Mammograms, along with a healthy lifestyle, regular breast examination, and ultrasound, can help you and your doctors to become aware of what’s going on deep in the tissue of your breast. 

Many women dislike mammograms and it’s hardly surprising. Since puberty, most of us have been protecting, covering and supporting our breasts, and the self-consciousness of youth often re-emerges when we submit to unceremonious uncovering and squashing from different angles!

However, radiographers in today’s hospitals and clinics have specialised post-graduate mammography training, and they know how to help you relax as they expertly scan your breasts including the “tail” of breast tissue that lies under the armpit. If the radiographer sees something untoward, she will take care not to stress you but will explain that there is something on the mammogram that’s not clear, and which requires more attention.

It’s likely that a further examination will follow, using ultrasound which can show up tissue abnormalities that might not be easily seen on the the mammogram. She will then call in a radiologist, who is a medical specialist in the field of hi-tech imagery, for an opinion.

There is nothing much to be done in this situation but keep breathing deeply and calmly…

Remember that mammography, if undertaken as a routine part of your normal health care, is a method of surveillance – keeping watch. Although obviously everyone hopes for an “all clear” every time, breast tissue is complex, often dense; and there are many aspects that change over time. Most changes are harmless, but there would be little point in going to the trouble of a mammogram if we don’t take advantage of the specialist opinion that’s available along with the procedure.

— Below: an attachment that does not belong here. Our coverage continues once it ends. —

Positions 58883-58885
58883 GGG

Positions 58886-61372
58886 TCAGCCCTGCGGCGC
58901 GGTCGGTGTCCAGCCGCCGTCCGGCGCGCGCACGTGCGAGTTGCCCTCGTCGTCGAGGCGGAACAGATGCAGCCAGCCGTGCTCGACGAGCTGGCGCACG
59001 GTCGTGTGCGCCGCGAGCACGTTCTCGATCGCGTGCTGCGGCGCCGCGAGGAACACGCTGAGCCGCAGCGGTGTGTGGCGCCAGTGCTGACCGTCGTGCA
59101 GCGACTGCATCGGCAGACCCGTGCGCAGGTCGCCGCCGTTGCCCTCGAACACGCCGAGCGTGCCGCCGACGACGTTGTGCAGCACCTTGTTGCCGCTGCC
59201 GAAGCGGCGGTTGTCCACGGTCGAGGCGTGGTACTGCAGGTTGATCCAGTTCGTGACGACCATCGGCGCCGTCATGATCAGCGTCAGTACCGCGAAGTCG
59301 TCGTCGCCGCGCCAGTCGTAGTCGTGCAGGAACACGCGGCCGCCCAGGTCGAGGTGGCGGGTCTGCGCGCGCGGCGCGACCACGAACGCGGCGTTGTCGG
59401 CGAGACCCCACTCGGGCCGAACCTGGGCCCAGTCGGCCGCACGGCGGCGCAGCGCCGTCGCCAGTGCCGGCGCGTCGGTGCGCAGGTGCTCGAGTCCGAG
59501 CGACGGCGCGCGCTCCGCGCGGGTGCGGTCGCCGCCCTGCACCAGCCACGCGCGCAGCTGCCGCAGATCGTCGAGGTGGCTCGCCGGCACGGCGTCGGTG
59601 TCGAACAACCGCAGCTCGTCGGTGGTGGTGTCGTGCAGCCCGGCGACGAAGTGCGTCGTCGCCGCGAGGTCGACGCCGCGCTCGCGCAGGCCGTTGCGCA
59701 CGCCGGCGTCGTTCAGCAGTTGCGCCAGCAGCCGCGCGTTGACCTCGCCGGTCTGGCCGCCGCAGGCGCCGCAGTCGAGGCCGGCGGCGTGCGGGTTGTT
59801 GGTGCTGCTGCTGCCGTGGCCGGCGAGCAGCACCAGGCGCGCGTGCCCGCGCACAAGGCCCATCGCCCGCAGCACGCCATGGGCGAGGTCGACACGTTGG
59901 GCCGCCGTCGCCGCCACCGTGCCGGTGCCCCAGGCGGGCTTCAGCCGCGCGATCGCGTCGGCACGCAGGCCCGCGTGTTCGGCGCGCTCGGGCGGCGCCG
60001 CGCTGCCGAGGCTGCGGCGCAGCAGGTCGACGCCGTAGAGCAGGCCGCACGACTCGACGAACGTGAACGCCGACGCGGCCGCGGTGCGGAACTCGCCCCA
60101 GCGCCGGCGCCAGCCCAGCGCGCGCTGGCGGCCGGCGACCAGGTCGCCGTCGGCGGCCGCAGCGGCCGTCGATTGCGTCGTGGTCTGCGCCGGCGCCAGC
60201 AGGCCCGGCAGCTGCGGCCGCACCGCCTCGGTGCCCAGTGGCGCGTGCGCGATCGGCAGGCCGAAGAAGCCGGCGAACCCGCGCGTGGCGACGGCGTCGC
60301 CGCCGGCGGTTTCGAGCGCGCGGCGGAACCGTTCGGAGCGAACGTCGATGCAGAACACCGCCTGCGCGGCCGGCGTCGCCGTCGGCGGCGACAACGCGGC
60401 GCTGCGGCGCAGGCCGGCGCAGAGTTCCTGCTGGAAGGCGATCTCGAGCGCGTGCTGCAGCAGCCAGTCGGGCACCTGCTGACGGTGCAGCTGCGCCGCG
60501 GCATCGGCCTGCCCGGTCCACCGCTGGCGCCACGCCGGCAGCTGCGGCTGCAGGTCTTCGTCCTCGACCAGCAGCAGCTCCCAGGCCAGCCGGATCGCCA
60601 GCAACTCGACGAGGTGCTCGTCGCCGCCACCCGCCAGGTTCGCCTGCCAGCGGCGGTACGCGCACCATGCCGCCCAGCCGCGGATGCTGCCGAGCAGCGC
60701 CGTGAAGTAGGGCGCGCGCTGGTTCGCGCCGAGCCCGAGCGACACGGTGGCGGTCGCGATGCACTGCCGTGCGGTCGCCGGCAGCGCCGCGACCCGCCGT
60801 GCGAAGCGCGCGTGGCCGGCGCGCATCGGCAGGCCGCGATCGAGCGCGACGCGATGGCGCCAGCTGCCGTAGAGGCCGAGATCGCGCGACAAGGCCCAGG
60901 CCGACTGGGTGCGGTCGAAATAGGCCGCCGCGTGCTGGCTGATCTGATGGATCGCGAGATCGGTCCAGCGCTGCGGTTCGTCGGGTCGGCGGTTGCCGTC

At one end of the spectrum of concern the radiologist might note a change which is obviously harmless (such as small areas of calcium deposit that are common as we get older), or perhaps a larger benign growth which has been noted on an earlier mammogram and shows no sign of unhealthy change. At the other end of the spectrum, a mammogram will occasionally reveal a very obvious cancer spot – and this is precisely why we went there, to take charge of that possibility.

In between these extremes, there is a range of “doubtful” lumps and bumps which may be uncertain because of their shape or position, or perhaps because there is no track record from previous mammograms to confirm that they’re harmless. Your age and previous mammography relevant: if you are 50+ and an abnormality is seen for the first time, you will be advised to take further action, but the same finding in a younger patient might merely be noted for future reference.

The radiologist is there to answer your questions and explain what the options are. He or she will send the X-ray to your doctor; with modern technology, it will be there before you leave the radiology department! All you need do now is make an appointment to discuss the results with your own doctor, who will give you the information and advice you need about how to proceed.  In most cases the next stage will involve surgery, either to get a final diagnosis on the tissue changes, or to remove a growth that isn’t safe to ignore.

Above all: there is no frantic hurry. Move quickly to see your doctor, but after that take the time you need to decide on the kind of surgical procedure you will have and the surgeon you’ll trust to take care of you. Too often one hears about women who felt rushed and panicked into major, drastic procedures when just a little more time to research the options might have secured an equally good  or far better result, with much less emotional and physical stress.